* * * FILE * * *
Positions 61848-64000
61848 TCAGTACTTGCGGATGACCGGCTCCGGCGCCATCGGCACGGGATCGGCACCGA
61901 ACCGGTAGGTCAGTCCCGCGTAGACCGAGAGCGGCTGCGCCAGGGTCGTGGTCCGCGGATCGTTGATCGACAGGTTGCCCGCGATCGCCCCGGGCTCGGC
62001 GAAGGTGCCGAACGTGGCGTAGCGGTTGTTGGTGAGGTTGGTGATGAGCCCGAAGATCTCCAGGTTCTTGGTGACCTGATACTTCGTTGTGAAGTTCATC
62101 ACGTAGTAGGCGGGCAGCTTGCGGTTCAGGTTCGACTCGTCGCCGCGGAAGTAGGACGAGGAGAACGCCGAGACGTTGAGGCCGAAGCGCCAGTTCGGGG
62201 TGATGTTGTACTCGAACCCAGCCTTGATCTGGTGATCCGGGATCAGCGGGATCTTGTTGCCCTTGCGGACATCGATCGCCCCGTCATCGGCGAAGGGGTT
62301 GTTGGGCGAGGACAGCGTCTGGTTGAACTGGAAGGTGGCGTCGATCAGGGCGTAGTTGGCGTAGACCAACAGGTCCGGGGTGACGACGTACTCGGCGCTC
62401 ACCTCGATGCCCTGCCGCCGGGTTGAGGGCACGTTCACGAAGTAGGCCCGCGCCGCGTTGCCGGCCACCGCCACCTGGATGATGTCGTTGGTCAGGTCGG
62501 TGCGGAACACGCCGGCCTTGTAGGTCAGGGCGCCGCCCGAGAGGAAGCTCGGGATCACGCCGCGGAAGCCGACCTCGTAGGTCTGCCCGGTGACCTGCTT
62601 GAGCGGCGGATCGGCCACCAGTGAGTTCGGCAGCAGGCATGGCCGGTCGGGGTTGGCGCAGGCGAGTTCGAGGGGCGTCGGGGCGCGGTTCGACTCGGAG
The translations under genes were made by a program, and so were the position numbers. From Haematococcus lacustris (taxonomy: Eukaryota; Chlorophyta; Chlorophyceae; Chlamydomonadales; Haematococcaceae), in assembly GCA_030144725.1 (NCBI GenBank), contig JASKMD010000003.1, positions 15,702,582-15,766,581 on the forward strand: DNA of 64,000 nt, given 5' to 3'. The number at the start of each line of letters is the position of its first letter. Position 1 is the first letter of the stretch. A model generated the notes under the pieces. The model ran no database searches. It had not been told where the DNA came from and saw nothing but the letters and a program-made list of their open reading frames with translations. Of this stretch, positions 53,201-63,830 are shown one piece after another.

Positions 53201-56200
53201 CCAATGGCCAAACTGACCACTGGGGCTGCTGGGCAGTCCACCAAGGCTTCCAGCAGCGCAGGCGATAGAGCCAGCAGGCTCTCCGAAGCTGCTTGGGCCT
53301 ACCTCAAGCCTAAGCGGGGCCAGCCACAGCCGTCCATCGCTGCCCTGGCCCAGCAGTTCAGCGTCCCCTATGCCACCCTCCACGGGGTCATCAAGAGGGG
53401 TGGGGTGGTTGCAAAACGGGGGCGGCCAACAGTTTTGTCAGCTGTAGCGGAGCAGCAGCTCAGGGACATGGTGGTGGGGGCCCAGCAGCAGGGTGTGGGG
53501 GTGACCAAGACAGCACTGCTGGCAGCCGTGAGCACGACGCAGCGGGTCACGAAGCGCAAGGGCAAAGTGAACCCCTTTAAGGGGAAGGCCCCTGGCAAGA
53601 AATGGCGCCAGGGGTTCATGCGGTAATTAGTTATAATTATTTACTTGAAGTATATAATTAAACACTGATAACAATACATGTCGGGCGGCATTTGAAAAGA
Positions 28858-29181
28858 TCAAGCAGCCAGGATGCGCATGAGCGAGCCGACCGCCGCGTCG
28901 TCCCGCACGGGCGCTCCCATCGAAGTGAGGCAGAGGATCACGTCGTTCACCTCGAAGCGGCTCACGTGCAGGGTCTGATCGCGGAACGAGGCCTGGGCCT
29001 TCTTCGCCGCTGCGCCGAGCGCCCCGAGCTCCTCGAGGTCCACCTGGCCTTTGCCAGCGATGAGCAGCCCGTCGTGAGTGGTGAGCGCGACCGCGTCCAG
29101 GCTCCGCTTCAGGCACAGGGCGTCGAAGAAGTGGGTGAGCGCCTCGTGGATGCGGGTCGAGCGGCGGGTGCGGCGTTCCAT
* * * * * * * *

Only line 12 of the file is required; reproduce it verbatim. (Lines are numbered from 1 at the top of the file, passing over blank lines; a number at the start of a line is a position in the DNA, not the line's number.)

Positions 53201-56200